Fire protection engineers are commonly found in companies that specialize in work such as architecture, engineering, construction, or environmental issues. This position requires at least a bachelor's degree in engineering, though some companies require a degree in a specific discipline such as chemical engineering or fire protection. Many also require NICET III certifications and/or experience with guidelines such as the National Fire Protection Code (NFPA). As many as 10 years of previous relevant experience may be common as well, although entry-level positions exist.
Duties performed by fire protection engineers include performing risk analysis and checking for fire hazards, developing fire protection strategies that can be used for various facilities, consulting on technical requirements for code adherence, and preparing and maintaining fire safety systems. It is also necessary to work with other engineers and management to report all issues and fix any potential problems. In some cases, they also lead training for other employees.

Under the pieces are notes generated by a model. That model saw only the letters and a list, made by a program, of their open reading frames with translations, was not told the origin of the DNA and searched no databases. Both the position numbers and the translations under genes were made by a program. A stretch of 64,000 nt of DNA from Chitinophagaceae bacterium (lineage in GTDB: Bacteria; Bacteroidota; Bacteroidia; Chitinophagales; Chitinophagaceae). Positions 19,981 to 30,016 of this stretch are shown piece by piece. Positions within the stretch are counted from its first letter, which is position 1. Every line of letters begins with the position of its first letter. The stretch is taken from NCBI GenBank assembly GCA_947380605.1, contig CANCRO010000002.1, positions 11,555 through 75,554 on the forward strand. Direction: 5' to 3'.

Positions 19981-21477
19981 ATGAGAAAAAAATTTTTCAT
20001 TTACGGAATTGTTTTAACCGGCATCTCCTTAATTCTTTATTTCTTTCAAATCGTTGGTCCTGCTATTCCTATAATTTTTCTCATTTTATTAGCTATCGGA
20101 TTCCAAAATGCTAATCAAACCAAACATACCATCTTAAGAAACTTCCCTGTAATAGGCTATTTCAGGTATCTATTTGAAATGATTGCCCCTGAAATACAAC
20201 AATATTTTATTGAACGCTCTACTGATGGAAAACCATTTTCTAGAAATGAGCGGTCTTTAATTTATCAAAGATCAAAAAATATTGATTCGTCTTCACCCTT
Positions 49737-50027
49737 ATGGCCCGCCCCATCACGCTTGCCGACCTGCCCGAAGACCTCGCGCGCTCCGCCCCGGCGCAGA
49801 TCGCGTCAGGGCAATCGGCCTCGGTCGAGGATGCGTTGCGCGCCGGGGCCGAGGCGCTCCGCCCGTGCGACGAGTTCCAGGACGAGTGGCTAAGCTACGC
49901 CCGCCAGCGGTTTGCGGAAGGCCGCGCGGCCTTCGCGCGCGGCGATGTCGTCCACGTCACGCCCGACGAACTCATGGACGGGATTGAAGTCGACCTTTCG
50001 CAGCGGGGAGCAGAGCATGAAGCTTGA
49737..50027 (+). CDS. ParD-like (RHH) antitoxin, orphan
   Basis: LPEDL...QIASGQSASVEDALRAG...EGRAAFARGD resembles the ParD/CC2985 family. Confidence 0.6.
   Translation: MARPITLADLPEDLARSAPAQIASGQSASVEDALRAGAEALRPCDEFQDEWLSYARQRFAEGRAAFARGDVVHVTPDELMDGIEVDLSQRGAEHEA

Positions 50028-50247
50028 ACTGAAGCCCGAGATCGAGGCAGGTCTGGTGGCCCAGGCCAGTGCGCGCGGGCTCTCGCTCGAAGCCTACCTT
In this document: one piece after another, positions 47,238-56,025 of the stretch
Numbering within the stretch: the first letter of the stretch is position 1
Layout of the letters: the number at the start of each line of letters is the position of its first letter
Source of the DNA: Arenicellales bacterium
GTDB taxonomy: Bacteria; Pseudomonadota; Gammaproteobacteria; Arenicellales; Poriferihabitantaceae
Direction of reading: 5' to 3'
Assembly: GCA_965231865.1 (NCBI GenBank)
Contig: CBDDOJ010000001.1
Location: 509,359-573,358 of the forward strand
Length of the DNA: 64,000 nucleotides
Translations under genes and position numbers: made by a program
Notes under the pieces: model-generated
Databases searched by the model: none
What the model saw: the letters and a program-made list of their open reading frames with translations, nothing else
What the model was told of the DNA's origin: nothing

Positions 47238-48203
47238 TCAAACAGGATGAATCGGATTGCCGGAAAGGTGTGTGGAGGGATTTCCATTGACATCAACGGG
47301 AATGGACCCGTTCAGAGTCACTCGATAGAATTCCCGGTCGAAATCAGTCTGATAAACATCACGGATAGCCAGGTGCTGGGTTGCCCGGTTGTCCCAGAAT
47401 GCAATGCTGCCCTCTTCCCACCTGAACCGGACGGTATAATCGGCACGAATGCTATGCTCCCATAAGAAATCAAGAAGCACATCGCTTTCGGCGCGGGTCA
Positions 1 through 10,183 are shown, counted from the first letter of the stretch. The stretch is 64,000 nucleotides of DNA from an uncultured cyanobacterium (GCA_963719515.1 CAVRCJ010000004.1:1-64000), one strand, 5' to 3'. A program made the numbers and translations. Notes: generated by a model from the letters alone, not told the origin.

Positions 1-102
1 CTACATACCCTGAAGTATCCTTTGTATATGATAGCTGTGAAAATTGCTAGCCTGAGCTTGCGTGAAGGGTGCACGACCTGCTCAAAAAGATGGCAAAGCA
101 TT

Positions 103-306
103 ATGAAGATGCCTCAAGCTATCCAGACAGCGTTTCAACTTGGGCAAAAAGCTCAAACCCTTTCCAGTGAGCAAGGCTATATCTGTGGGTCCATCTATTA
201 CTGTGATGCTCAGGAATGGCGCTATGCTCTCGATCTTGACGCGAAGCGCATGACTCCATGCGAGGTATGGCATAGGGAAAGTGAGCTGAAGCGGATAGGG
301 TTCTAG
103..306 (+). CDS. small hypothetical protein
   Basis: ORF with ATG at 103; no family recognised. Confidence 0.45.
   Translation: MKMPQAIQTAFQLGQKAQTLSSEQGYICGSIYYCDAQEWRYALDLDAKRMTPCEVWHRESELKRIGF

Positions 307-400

Work is typically done in an indoor environment, though warehouses and storage facilities may have extreme temperatures. Other hazards may be present depending on the company, but typical safety guidelines should ensure safety. Work hours are typically during regular business hours.
Fire Protection Engineer Tasks
Act as fire protection expert for governmental authorities and policy makers.
Document and communicate fire protection issues with building and maintenance professionals.
Design fire detection and elimination equipment and procedures
Stay current on fire protection understanding through professional literature and conferences.